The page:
Memorandum of Conversation, by the Secretary General of the Arab League (Azzam)1

The following is a condensation of a memorandum prepared by Abdel Rahman Azzam Pasha following his conference with the Secretary of State on June 17, 1947:

In an hour’s interview with the Secretary, at which Mr. Loy Henderson was present, Azzam Pasha outlined the constitution of the League of Arab States, explaining the functions of the Council, which represents the seven independent Arab States and the Secretariat, which is the link between the Council and different organizations. Treaties, agreements and recommendations are forwarded for approval to the Council by the Secretariat.

The League works with the various government organizations of the member states in maintaining peace and increasing social and cultural progress. Because the Arab League was started at the end of World War II, a large part of its activities has been devoted to politics.

The League, by uniting all the Arab people, tends to stabilize the Middle East and Mediterranean area. Azzam Pasha believes that it is to the best interest of the Western democracies that the organization of the Arabs succeed to the point of avoiding war. Otherwise, a burden would fall on the democracies, particularly the United States.

General Marshall expressed interest in this explanation of the Arab League situation and asked Azzam Pasha to tell him about the individual problems of Palestine, Egypt, Tripoli and North Africa.

In discussing the North African problem, Azzam said that a strong France is necessary for the peace which the Arab League is working for. He stated, however, that France maintains a reactionary colonial administration, employing methods sometimes bordering on serfdom, in a section of the Arab world. The Arabs are torn between their friendship for France and their loyalty to the principles of freedom for their people in North Africa.

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Turning to Morocco, Azzam Pasha said that Morocco had maintained its independence for more than a thousand years until it became a French colony thirty years ago. The Sultan of Morocco is now trying to regain for his country some of their rights, and, as a result is being persecuted. Azzam Pasha appealed to General Marshall for justice for the Sultan.

The Secretary asked about conditions in Tunisia and Algeria. Azzam replied that although the Arabs in Algeria are represented in the French National Assembly, the Arabs have none of the rights of citizenship. During a demonstration for freedom in Setif in the Province of Constantine in May 1945, some thirty thousand Arabs were killed.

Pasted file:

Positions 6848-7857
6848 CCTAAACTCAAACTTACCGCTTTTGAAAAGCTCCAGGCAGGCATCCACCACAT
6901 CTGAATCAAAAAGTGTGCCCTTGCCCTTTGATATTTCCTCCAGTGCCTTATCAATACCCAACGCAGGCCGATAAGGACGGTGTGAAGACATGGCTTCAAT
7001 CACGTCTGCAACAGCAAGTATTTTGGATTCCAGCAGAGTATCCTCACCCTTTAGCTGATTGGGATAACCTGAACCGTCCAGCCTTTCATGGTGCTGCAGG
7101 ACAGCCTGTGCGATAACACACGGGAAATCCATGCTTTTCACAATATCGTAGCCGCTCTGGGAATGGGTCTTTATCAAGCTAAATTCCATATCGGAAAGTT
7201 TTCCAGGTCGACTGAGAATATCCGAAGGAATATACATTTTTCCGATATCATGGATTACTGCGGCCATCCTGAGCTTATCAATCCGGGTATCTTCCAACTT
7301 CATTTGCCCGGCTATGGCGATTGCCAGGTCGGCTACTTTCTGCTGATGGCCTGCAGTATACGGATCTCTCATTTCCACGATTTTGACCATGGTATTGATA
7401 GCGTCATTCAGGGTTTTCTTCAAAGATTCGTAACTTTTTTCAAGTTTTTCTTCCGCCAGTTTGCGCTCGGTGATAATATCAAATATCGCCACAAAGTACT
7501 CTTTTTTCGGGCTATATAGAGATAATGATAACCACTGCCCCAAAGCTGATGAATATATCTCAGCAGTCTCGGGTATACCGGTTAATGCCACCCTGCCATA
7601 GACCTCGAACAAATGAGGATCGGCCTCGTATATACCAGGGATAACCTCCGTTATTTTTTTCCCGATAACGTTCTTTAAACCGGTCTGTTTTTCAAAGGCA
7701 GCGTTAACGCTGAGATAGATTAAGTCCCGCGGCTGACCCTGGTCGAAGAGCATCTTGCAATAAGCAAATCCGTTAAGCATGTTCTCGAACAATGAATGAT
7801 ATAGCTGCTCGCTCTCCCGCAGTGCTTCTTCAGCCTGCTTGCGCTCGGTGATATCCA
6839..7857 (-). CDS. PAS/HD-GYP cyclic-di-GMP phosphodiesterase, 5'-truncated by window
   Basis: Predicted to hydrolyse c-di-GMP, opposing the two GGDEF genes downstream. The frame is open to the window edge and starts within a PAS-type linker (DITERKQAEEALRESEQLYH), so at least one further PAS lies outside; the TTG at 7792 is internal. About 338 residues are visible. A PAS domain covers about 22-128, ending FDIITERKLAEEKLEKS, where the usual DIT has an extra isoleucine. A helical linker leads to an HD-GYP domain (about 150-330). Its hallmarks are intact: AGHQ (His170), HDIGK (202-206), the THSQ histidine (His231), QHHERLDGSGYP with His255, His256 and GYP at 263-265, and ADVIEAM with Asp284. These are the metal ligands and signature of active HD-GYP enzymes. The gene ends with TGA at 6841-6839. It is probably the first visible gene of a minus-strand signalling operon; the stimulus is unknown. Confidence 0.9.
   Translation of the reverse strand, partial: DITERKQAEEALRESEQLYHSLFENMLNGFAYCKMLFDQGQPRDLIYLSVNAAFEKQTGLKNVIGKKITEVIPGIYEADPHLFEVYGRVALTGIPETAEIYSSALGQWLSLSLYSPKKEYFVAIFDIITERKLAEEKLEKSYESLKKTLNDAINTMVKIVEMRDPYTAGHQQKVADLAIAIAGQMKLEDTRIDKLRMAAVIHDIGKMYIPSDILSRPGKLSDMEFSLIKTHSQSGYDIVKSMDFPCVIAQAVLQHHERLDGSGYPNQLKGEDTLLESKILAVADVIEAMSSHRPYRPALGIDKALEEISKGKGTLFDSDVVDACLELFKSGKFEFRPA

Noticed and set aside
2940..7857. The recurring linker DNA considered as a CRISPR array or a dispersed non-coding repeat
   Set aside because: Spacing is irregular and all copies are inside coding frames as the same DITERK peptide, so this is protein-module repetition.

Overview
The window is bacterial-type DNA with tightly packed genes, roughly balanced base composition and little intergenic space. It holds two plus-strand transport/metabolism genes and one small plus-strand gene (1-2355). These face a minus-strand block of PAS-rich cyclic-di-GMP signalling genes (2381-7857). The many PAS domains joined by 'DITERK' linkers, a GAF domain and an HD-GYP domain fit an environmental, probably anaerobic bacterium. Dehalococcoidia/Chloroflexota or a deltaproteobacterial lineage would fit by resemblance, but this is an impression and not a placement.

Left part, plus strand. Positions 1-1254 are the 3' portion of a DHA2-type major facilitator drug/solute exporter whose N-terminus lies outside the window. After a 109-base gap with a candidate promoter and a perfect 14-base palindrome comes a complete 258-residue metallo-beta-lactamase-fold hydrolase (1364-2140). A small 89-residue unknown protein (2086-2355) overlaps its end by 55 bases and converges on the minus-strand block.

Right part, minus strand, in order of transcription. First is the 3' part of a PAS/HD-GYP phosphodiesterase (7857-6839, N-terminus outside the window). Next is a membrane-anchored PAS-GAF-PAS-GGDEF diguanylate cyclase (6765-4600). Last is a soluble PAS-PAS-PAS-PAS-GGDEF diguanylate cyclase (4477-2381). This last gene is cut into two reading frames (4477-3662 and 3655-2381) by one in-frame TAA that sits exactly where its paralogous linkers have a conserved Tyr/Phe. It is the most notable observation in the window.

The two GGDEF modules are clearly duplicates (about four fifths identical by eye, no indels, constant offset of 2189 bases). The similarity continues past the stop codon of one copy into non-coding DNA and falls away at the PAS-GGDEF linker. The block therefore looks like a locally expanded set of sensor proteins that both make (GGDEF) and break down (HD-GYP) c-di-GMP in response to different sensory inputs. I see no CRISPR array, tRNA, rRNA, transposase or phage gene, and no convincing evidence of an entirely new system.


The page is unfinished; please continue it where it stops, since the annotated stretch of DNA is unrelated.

Tunisia is a protectorate, whose ruler, Moncef Bey, was unjustly dethroned. It is poverty stricken and all demonstrations for freedom have been ruthlessly crushed. Azzam has advised the people that nothing can be gained by violence.

The Arab League is opposed to Communism, but since what little encouragement it has thus far received has been given by the French Communists, there has been a split in the Nationalist parties on this issue.

In speaking of the Libyan problem, Azzam Pasha said that the Arabs fought Italian imperialism and Fascism. The Secretary asked what solution Azzam would propose in settling the future of Cyrenaica and Tripolitania, to which he replied, “Unity and independence”.

Azzam told the Secretary that the United States should not confuse the humanitarian appeal of displaced European Jews with the political aspirations of the Zionists. The Arab League is prepared to cooperate to the fullest in finding a solution to the refugee problem, but it is unalterably opposed to militant political Zionism.

A satisfactory agreement, he said, should be reached between Egypt and Great Britain for the settlement of their outstanding problems. These two countries are largely dependent on each other for security.

Azzam Pasha thanked General Marshall for his interest and patience, and the Secretary told him that the talk had been useful and instructive.

  1. Described as accurate by Loy W. Henderson, Director of the Office of Near Eastern and African Affairs; memorandum condensed by David LeBreton of the Division of Near Eastern Affairs.